The Worst Best Movie
Why on earth did The Searchers get canonized?
The Searchers, John Ford's epic 1956 Western, is a film geek's paradise: It is preposterous in its plotting, spasmodic in its pacing, unfunny in its hijinks, bipolar in its politics, alternately sodden and convulsive in its acting, not to mention boring. Impossible to enjoy, and yet not as obviously medicinal as, say, The Spirit of the Beehive, The Searchers segregates the initiated from the uninitiated; and so it is widely considered, by the initiated, at least, to be among the four or five best movies of all time. At his maiden screening, a young Cahiers du Cinema critic named Jean-Luc Godard wept, later adding, "How can I hate John Wayne … and yet love him tenderly … in the last reel of The Searchers?" Martin Scorsese and Paul Schrader routinely name The Searchers as one of their favorite films, adding, "I see it once or even twice a year" (Scorsese), or, "I make sure to see The Searchers at least once a year" (Schrader), though such encomia have the curious effect of making the movie sound dutiful and unpleasant, like a prostate exam. Maybe the analogy isn't so outlandish as it seems.
Even its adherents regard The Searchers as something of an excruciating necessity. The film, which is now out in a plush new DVD re-release, tells the story of Ethan Edwards, an Ahab-like obsessive who spends seven years searching for his little niece Debbie, kidnapped by Comanche Indians. ("Co-mansh," in Ethan's defiant pronunciation.) As played by John Wayne, Ethan is an embarrassing relic, a man who once fought proudly for the Confederacy and who now glories in his hatred of Indians. Ethan's racism may be cloddishly depicted, but it's the source of all the movie's kinky allure. Ethan wants to find Debbie not to rescue her but to kill her for having been contaminated by what Ethan imagines to be her society, such as it is, with Indians. "She's been living with a buck," spits Ethan, referring to Debbie's probable marriage to Scar, the Indian warrior-chief who engineered her theft. *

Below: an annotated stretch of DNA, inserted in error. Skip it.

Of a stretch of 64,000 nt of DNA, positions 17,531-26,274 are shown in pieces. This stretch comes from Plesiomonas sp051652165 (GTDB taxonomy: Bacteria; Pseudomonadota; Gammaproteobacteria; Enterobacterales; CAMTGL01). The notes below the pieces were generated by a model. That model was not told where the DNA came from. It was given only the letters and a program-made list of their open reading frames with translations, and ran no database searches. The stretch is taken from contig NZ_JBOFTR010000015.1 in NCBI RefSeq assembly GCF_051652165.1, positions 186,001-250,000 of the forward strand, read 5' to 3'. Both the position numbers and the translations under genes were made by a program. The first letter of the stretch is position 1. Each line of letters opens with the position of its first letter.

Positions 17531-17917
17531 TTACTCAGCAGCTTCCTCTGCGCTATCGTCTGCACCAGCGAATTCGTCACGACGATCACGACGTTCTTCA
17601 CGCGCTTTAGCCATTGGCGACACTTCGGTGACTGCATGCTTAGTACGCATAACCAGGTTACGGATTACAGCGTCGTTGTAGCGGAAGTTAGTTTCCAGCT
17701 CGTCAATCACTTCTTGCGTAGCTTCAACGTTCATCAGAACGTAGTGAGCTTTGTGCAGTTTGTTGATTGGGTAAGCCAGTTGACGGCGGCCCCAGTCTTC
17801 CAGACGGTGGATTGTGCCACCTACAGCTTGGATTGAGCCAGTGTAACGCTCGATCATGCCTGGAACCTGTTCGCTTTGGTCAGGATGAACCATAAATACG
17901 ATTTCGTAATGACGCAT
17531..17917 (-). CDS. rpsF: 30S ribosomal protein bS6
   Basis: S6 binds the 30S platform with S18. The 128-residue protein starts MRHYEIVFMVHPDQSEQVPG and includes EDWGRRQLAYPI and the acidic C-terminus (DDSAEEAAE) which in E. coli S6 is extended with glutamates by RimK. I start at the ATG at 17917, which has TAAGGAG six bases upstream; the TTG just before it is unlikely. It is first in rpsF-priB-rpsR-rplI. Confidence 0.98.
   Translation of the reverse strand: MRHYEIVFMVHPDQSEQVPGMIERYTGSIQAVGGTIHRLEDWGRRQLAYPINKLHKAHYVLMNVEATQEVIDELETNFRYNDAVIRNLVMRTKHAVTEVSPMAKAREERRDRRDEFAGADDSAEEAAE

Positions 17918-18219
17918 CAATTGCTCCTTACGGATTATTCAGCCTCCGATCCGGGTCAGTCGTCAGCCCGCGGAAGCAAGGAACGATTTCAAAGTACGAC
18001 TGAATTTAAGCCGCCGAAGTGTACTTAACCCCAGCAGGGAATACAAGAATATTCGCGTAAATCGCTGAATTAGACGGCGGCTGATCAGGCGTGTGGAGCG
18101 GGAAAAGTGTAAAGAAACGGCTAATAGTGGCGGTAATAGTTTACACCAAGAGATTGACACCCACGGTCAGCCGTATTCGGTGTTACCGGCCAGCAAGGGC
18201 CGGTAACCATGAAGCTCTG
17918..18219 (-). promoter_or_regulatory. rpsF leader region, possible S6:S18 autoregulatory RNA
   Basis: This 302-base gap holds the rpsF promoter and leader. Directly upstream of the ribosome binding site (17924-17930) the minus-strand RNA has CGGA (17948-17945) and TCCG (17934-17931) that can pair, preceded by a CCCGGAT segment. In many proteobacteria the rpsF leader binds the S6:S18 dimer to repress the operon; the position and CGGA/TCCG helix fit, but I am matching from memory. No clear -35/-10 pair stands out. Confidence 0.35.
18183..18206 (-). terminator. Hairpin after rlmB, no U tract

Coming to The Searchers for the first time, I was surprised at how fidgeted-together this supposedly great film is, how weird its quilting is, of unregenerate violence with doltish comic set pieces, all pitched against Ford's signature backdrop, the buttes and spires of Monument Valley. Though visually magnificent, the movie is otherwise off-putting to the contemporary sensibility, what with its when men were men, and women were hysterics mythos and an acting style that often appears frozen in tintype. (Hank Worden's turn, as the lovable village idiot, is particularly gruesome in this respect.) Not coincidentally, pop critics like Pauline Kael, who found much in the film "awkward," "static," and "corny," and Roger Ebert, who finds the movie flawed and "nervous," have been the most vocal dissenters in the cult of The Searchers. Its reputation lies elsewhere, with two influential and mutually reinforcing constituencies: critics whose careers emerged out of the rise of "film studies" as a discrete and self-respecting academic discipline, and the first generation of filmmakers—Scorsese and Schrader, but also Francis Ford Coppola, John Milius, and George Lucas—whose careers began in film school. The hosanna chorus for The Searchers is impossible to imagine, in other words, without the formalized presence of film in the university curriculum. The question, then, is: Why did the curriculum attach so intensely to so obviously flawed a movie?
That Ford should be admired and dissected by a legion of academics would have been amusing to Ford, a self-styled man's man (and by many accounts, a self-styled drunk's drunk) who once said, "My name is John Ford. I make Westerns," as laconic a kiss-off to one's nerd-cultists as one could imagine. But of course, it is Ford's status, and even more so Wayne's, as troubling anachronisms that help levitate the reputation of The Searchers. For everything in The Searchers can be said to be "problematized," that favored term of art for film and culture studies, starting with the old standbys race and gender but moving on quickly to Wayne and Ford themselves. As has been pointed out, Wayne's image, a vital component of which had been made in war films like Back to Bataan and The Sands of Iwo Jima, films contemporary to a popular war, was in serious decline by the 1970s; and that image, the distillation of white American machismo, was not surviving an unpopular war intact. (Both Ford and Wayne were vocal supporters of the U.S. intervention in Vietnam.) The argument that Ford, and by extension Wayne, set about in the mid-'50s to "subvert" (another film-studies byword) their own meticulously constructed personas as defenders of a heroic code of the unsettled West was first floated in the early days of film studies, and has been catnip to the institutional critic ever since.